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Nuclear Weapons Testing at
the Nevada Test Site:
The First Decade

by John C. Hopkins and
Barbara Germain Killian

Introduction to the Book

The brief Part I of this history starts by describing the first nuclear test, code named Trinity, which laid the groundwork for later US test activities and their organization. After Trinity, testing was conducted on the Pacific atolls of Bikini and Enewetak. These were huge operations conducted about every 2 years by a military Joint Task Forces which consisted of personnel from laboratories funded by the Atomic Energy Commission (AEC) and personnel from the military. The AEC's focus was to obtain data on weapon designs. The military's was the effects that nuclear weapons had on a wide range of offensive targets (e.g., ships, planes, buildings, etc.).

Weapons design was advancing quickly, and the weapons scientists and engineers needed to obtain data more frequently than every 2 years. The war in Korea and the onset of the USSR's nuclear testing were also influencing the need for more nuclear weapons tests. How and why the Nevada Test Site (NTS) was selected is described in some detail to illustrate the thoughts and ideas that existed in 1950 and how the decision to test on the Continental US (CONUS) evolved.

Part II describes the 7 operations that were conducted at NTS between 1951 and 1958. These 7 operations consisted of a total of 111 nuclear tests. Topics covered include the:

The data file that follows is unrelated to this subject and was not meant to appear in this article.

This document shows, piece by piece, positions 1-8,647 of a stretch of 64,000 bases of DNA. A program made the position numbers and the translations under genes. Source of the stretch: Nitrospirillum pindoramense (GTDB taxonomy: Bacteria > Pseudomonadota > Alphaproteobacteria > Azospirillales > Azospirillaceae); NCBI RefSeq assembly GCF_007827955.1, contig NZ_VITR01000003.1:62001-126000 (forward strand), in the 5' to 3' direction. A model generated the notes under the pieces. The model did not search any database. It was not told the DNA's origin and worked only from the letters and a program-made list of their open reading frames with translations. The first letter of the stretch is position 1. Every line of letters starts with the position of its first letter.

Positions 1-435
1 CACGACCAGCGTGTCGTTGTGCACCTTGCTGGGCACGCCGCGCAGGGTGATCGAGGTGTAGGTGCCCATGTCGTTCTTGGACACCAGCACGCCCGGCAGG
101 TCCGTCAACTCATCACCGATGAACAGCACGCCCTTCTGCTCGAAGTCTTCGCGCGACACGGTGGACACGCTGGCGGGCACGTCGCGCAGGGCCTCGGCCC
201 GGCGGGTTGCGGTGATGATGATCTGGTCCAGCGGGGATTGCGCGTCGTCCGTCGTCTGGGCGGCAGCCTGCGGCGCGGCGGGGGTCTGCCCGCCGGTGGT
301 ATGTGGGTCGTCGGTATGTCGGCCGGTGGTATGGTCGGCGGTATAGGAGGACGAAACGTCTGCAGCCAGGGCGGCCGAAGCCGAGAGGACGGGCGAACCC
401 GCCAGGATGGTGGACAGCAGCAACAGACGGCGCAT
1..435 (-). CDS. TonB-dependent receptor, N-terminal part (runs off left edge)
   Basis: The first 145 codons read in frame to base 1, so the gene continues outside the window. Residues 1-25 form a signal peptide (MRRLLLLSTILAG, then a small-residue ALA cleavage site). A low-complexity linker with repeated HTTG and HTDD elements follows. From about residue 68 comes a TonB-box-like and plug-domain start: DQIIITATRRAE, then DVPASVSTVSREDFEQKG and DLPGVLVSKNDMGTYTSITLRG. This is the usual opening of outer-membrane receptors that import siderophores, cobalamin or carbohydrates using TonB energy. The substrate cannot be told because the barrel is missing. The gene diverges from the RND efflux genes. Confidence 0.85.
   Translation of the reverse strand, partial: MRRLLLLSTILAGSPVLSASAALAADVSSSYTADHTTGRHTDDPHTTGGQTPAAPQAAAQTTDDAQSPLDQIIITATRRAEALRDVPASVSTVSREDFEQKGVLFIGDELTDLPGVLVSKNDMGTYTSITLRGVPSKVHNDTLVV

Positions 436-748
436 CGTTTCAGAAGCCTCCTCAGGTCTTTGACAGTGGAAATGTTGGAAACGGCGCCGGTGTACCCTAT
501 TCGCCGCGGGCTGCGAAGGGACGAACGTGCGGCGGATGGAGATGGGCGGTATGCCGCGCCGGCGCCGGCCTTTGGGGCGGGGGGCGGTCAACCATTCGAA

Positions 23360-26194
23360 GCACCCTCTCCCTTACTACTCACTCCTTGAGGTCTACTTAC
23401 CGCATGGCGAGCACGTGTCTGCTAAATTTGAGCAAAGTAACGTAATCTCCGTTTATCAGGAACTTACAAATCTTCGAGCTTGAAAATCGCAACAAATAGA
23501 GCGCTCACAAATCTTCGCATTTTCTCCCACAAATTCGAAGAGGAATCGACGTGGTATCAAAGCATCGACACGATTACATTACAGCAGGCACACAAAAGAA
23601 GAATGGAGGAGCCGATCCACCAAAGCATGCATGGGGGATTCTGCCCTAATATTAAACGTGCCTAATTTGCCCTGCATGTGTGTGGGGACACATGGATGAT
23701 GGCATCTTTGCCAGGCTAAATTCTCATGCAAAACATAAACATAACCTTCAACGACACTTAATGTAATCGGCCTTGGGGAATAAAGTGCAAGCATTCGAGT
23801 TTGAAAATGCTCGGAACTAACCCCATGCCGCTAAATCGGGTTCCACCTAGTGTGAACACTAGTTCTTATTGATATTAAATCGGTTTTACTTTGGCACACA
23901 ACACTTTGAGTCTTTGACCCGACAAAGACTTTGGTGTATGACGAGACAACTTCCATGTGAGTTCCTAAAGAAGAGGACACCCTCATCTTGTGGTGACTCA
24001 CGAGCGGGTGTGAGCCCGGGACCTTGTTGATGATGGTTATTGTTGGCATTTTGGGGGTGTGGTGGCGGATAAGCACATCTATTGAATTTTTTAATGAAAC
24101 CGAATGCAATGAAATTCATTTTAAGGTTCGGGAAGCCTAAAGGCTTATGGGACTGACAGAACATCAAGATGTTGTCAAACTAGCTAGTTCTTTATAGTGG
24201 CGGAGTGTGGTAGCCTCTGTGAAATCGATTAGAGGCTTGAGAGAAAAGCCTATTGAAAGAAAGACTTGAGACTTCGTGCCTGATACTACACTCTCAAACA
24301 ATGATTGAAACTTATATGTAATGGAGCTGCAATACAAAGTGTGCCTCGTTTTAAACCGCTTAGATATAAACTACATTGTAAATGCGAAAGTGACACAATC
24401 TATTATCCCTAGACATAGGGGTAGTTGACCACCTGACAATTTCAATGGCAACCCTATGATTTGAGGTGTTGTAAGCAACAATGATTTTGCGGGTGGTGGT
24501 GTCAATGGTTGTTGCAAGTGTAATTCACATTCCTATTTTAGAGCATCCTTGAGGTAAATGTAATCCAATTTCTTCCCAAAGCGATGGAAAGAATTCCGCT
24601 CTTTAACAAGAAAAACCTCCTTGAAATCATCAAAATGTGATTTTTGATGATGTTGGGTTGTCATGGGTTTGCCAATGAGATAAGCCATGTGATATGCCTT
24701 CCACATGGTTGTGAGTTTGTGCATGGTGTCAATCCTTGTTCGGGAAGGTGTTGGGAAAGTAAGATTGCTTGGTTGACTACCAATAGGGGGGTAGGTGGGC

• Weapons-design reasons for the tests and some of the data acquired.
  • Participation of personnel from the Department of Defense 's Armed Forces Special Weapons Project organization, and a brief description of many of the 324 nuclear weapons effects (NWE) projects they conducted.
  • Military maneuver exercises (code named Desert Rock Operations) by the military which were conducted with personnel in the field during and after a test in order to assess their response to a nuclear explosion.
  • Federal Civil Defense Administration's (FCDA's) participation, which began in earnest in 1953 and consisted of:
    • 158 projects for defensive civilian applications,
    • Training in monitoring radioactivity, and
    • Providing the opportunity for journalists and the public to witness some nuclear tests.
  • Successes and failures that occurred during each operation.
  • Conditions for workers at the site including: housing, food, culture, development of the site, etc.

Additional chapters in Part II consist of descriptions of Cold War issues related to the nuclear capabilities of the US and other countries and of the issues that faced the nuclear weapons testing community and how the community evolved during this period .

The 14 appendices address such issues as: "Basic Concepts of Nuclear Weapon Design", "Location of troops During Atmospheric Tests", and "1954 Shot Criteria for NTS". The 8 attachments which were written by colleagues include: arms control, the Plowshare Program (peaceful uses of nuclear energy), the Vela Program (nuclear test detection), containment of underground tests, and some personnel sketches of experiences at the test site.

The quantity and quality of information gained by the US in the first decade of nuclear weapons testing at Nevada Test site was, and probably will remain, unique in the international history of nuclear weapons testing.